This is basic public information that we have the right to know, and will help prevent the next financial crisis. Join Daily Kos and USAction by signing this petition to the SEC, urging them to enforce Dodd-Frank’s provision on disclosing CEO salaries. (from Paul Hogarth, Daily Kos blog site. Paste the following address into your web browser if the link doesn’t work: http://campaigns.dailykos.com/p/dia/action3/common/public/?action_KEY=518)

My next post will describe, and give you the opportunity to be a citizen co-sponsor of, Congressional legislation to reduce risk and improve stability at our big bank corporations. It will reduce the risk of a future government bailout while enhancing the safety of your deposits.

NOTE: Please let me know by submitting a comment on this post if you would like me to continue sharing links to on-line petitions on issues I write about. These petitions are an easy way to express your opinion and increase its weight by combining it with that of others. The effectiveness of these petitions varies greatly based on a wide range of factors, but there’s little downside given how quick and easy it is to do. Each petition also will give you a link to the advocacy organization sponsoring it. If it’s an issue you are particularly interested in, you may want to engage directly with the organization. One forewarning: in many cases when you sign a petition the sponsoring organization will put you on their email list. In some cases, there is a check box on the petition that you can uncheck if you don’t want the organization to start sending you information. You can, of course, always unsubscribe via any email you get from such an organization.

[1]       Popper, N., 4/18/13, “Wall St. redux: Arcane names hiding big risk,” The New York Times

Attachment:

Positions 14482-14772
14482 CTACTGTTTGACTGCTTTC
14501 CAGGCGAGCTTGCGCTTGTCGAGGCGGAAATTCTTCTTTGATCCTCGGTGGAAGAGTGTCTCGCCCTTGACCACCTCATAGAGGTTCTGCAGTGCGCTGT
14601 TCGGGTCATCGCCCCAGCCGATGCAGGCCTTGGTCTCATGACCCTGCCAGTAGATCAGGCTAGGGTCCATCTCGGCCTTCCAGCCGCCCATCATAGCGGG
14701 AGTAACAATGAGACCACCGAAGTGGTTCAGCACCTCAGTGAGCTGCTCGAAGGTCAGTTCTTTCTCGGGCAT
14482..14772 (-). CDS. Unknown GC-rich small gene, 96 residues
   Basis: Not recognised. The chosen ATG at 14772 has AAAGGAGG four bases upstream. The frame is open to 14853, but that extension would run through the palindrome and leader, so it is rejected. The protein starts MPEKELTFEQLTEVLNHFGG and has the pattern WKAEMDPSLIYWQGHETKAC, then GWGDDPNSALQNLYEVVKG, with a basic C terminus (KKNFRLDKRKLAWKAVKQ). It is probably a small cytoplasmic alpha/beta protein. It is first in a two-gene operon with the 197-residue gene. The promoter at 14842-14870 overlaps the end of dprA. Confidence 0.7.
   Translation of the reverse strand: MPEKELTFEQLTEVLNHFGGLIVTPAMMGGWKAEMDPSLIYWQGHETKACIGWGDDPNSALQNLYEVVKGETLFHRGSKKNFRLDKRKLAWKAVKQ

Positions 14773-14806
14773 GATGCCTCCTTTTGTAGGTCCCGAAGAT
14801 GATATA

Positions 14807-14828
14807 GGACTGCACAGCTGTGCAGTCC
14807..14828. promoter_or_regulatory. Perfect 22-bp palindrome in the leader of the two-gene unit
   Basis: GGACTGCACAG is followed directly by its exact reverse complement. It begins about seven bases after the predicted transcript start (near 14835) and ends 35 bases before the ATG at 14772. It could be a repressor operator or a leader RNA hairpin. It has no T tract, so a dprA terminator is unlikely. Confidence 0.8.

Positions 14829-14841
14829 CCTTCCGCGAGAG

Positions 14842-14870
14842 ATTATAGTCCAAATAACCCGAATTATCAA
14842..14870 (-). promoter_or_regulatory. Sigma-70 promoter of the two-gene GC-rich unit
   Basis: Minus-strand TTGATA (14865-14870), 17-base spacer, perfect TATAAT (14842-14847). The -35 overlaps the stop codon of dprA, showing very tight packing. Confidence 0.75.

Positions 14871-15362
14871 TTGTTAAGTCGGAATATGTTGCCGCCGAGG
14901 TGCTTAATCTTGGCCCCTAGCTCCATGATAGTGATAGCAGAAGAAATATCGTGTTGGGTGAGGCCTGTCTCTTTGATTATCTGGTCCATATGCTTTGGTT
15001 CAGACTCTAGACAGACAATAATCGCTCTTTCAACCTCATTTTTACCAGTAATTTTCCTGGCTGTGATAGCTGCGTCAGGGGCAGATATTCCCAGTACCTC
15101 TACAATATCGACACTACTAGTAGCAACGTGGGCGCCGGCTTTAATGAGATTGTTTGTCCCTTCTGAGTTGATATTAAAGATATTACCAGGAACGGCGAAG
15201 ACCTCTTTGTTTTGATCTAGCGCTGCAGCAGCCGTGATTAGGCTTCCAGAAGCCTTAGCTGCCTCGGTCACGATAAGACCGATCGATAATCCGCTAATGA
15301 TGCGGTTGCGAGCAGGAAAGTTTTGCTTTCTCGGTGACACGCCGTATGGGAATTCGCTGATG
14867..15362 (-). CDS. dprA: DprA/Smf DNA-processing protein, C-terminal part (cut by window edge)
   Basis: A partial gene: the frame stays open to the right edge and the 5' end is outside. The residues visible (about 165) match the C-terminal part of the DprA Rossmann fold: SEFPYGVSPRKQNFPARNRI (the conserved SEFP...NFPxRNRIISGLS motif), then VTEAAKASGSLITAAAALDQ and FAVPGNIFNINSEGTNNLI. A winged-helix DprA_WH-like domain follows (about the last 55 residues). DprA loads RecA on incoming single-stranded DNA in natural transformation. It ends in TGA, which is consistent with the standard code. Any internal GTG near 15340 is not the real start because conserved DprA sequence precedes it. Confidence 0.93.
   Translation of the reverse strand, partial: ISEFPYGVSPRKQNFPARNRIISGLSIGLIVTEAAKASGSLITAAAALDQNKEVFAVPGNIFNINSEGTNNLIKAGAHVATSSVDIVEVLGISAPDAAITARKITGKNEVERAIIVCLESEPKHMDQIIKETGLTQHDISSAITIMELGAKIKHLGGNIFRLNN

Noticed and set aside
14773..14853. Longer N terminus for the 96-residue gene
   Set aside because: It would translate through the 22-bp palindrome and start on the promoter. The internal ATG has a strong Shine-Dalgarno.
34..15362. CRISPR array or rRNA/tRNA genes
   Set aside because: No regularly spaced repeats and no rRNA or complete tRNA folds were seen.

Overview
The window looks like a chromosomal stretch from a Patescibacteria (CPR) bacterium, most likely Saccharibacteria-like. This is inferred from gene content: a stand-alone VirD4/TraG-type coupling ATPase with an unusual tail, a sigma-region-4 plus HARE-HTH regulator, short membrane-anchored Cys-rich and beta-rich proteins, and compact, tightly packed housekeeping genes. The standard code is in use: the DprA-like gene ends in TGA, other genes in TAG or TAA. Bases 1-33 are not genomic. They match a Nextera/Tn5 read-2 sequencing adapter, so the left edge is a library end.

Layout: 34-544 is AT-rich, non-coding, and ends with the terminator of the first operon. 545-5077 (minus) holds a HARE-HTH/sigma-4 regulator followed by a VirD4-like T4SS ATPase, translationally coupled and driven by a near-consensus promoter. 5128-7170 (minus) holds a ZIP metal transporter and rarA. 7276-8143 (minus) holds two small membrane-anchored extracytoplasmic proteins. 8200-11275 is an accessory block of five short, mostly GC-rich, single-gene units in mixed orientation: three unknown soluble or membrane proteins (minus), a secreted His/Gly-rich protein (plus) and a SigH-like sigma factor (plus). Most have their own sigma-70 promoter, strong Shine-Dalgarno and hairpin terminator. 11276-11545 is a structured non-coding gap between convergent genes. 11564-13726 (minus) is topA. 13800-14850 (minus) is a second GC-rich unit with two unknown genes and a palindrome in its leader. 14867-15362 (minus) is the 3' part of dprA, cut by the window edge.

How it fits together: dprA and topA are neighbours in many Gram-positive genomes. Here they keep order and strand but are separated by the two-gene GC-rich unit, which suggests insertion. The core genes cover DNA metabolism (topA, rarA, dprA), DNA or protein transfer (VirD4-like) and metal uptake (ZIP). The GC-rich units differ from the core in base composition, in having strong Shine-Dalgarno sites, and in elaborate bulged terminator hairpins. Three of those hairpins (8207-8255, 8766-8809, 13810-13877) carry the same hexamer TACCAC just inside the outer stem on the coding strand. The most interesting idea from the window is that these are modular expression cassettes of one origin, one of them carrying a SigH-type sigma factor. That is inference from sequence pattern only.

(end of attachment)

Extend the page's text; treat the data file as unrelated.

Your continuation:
[2]       Editorial, 8/2/13, “Tornado at the Fed? Obama has better choices than Summers,” The Boston Globe



  1. Thanks as always for bringing together various pieces of information in a helpful summary. I do not mind receiving posts with links to petitions because I am encouraged to discover that people are working for change. Having said that, I am always hesitant to sign a petition. As a non-American without voting rights and especially now that I no longer reside in the USA I hesitate to sign. If someone were to study the signatures, mine might invalidate the petition.

    1. Nancy, Thanks for the feedback. Yes, it is good to know that there are people working for change and that there are ways to connect with them and be part of the work for change. I understand your hesitancy to sign these petitions as they are directed at policy changes in the US. If you ever have observations or comments on how the issues I write about play out outside the US, I’d be interested in hearing them. I do read a blog from the UK and there are similar issues with the financial system and policies that are hurting low and middle income households over there. John